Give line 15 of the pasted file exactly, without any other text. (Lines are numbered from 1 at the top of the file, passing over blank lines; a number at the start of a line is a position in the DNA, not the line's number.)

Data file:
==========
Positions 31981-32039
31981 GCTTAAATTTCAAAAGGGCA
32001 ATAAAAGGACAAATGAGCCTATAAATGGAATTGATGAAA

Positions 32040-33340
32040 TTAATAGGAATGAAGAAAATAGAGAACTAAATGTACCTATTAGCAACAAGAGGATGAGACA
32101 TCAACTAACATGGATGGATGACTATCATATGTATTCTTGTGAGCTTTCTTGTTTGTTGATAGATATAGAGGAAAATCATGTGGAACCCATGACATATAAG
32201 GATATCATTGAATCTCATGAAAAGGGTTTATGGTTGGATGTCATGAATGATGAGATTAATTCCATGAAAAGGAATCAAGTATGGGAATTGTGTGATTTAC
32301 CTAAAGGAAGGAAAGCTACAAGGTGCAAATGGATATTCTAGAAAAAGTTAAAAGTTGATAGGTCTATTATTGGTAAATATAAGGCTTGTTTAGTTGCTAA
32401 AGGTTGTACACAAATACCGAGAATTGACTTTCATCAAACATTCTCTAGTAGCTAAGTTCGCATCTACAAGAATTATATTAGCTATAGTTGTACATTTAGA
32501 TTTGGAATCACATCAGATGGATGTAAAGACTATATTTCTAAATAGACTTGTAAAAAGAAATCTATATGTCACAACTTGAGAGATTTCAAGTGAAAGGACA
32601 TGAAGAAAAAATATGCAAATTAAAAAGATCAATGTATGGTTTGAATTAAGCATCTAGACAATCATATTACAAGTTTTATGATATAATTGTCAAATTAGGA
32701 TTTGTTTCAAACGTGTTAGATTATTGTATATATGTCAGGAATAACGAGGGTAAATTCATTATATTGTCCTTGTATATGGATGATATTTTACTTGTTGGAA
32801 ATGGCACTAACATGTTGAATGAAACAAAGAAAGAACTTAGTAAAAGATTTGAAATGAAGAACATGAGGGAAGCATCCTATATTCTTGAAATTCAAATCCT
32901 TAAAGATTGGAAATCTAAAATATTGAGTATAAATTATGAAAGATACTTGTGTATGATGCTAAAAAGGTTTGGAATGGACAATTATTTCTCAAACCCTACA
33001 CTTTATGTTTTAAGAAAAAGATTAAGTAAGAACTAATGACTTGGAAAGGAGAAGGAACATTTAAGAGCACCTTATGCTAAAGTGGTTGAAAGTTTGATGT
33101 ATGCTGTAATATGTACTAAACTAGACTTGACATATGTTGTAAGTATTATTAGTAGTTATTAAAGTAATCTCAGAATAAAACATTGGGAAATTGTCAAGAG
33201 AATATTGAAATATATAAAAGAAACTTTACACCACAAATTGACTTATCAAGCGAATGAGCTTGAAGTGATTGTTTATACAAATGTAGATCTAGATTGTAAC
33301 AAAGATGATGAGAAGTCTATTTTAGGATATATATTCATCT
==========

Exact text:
33001 CTTTATGTTTTAAGAAAAAGATTAAGTAAGAACTAATGACTTGGAAAGGAGAAGGAACATTTAAGAGCACCTTATGCTAAAGTGGTTGAAAGTTTGATGT